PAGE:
It has become increasingly obvious that prosecutor Satterfield has been a model of neither competence nor integrity in this trial. Among her actions so far was an attempt to slide a piece of advertising from a DVD box into evidence that she had not previously disclosed to the defense. Even worse she appears to have possibly not told the truth to the judge at least once about the defective capture of the Fetish Fanatic 5 trailer that has now been removed from evidence in this trial, invalidating two of the seven counts against Stagliano and part of a third.
As I reported earlier, the government’s CD-R capture of Agent Bradley downloading the trailer in a restaurant back in 2008 had glitches and missing sound and finally froze and crashed in front of the jury on Wednesday. After a recess, Satterfield insisted to the judge that the capture was now playing just fine. Yet she seems to have been the only one to observe this allegedly perfect playback. Several attempts to replay the CD-R revealed evidence too corrupted and defective to fix or use, which is why the judge yesterday threw it out. So what exactly did Satterfield mean when she told the court that the CD-R played for her without problems just after the jury left the room?
Another problem with the prosecution is that the obscenity trial is taking place in Washington, D.C., when the DVDs in question had only a tangential connection to the city. See if you can follow the geographic chain of events from yesterday’s testimony: Agent Bradley, working in Virginia, ordered his porn from a website in Baltimore, Maryland. Bradley then had the DVDs mailed to a P.O. Box in the District of Columbia, using a money order purchased in Virginia and then mailed by him to Maryland. Bradley further testified that he never went to the mailbox in Washington. He therefore can’t know for sure that the DVDs were ever even in the District. Another agent, who has not yet testified, allegedly picked up and delivered a package to Bradley in Virginia. The box seems to have contained the porn Special Agent Bradley ordered. But Bradley never viewed the movies in the District of Columbia. And all that is a sequence rendered by Bradley’s already faulty memory.
So an FBI agent ordered some porn in Virginia from Maryland, and then watched it in Virginia. And now there is a trial assessing whether the material violates the community standards of Washington, D.C. It does not make sense.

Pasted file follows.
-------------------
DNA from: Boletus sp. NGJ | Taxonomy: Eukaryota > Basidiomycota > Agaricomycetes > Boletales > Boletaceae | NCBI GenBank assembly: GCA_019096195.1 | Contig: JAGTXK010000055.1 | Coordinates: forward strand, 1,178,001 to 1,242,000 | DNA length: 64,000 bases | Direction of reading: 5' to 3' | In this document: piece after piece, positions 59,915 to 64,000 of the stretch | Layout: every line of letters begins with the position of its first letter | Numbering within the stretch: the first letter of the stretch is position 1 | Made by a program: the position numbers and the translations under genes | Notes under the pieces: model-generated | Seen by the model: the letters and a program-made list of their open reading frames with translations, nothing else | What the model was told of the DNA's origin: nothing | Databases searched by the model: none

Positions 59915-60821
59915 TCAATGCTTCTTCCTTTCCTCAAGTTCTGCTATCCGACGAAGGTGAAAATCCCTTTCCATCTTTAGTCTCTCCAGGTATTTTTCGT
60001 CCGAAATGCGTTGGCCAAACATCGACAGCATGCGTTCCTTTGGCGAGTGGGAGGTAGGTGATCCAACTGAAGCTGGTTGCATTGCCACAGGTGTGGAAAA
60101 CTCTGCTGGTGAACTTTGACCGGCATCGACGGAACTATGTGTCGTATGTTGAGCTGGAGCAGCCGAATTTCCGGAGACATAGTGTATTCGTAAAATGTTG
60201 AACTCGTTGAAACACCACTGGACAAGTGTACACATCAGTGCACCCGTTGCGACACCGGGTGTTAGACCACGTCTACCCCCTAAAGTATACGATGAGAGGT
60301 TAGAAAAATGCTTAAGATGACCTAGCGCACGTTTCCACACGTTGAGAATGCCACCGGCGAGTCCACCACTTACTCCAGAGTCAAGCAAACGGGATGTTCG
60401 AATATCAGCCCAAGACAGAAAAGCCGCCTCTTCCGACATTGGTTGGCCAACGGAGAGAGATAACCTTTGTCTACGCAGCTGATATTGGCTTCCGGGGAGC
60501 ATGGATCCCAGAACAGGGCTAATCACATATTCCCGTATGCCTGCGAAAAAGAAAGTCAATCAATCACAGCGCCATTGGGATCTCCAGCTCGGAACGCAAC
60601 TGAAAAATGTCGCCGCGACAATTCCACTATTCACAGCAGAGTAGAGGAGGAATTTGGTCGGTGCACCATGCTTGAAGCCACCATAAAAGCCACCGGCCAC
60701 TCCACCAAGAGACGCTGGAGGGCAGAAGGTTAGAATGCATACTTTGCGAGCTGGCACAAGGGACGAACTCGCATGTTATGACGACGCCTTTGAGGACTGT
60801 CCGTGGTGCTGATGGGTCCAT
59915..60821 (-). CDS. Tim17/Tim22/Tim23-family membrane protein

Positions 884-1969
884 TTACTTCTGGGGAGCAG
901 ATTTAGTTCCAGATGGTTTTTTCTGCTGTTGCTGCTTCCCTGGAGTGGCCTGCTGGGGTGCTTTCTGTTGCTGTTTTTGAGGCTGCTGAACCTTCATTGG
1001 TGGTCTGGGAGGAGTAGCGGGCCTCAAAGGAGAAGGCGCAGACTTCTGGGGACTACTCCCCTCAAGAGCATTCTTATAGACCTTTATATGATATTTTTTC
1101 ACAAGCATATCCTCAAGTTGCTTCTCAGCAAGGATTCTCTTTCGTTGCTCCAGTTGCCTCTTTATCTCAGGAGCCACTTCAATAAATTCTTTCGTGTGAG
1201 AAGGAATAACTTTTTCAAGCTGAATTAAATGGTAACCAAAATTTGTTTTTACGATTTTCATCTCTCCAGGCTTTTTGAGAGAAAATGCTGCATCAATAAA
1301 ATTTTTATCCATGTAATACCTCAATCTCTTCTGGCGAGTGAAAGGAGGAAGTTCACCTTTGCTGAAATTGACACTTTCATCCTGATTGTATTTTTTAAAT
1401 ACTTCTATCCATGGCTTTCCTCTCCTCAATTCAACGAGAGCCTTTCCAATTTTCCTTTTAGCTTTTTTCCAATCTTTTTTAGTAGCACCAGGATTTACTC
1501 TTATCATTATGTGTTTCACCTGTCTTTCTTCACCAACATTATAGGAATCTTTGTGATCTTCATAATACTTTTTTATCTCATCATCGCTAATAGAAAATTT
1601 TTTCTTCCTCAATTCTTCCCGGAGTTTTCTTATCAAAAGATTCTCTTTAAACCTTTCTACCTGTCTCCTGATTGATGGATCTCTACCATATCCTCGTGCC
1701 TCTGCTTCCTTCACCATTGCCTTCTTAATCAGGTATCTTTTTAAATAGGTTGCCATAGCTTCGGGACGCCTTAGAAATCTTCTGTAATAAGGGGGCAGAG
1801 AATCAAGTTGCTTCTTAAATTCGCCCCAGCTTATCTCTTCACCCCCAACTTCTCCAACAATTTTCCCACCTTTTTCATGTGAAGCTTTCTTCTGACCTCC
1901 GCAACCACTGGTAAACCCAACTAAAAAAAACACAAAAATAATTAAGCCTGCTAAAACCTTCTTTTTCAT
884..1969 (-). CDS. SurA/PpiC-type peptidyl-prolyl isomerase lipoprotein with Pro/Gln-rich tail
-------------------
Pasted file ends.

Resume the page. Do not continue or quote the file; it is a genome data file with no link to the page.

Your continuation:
Putting it all together, the government’s case has been revealed as lacking credible evidence on almost every crucial point, with a star witness who has either impeached the credibility of the judge, the prosecutor, or himself.
Yesterday, the defense moved for a mistrial and the judge declined. In retrospect, that was for the best, since the government could have then retried the case. It is time for either the judge or the prosecutors to do the right thing and end this prosecution altogether. A mistrial is no longer a fair outcome for John Stagliano.
What makes our system of justice noble on paper is that the prosecution and judge are officers of the court. They have an extra burden of responsibility to serve justice, and they should have the courage to apply it, however belatedly, in this case. John Stagliano is still sitting in a defendant’s chair, racking up expensive legal bills, long after the case against him has almost totally unraveled. In a show trial that never should have been brought in the first place, the government has bungled what flimsy legal rationale it ever had. It is long past time for the United States to pull the plug on this sham and allow Stagliano and his pregnant wife to go home.
Sadly, what is instead likely to happen is that the prosecution will rest its case this morning. Then Stagliano’s team will ask that the trial be thrown out, and, if the judge does not agree, mount a defense of their client. If the officers of the court won’t stand up for truth, justice, and the American way, then it looks like a pornographer will have to do the job for them.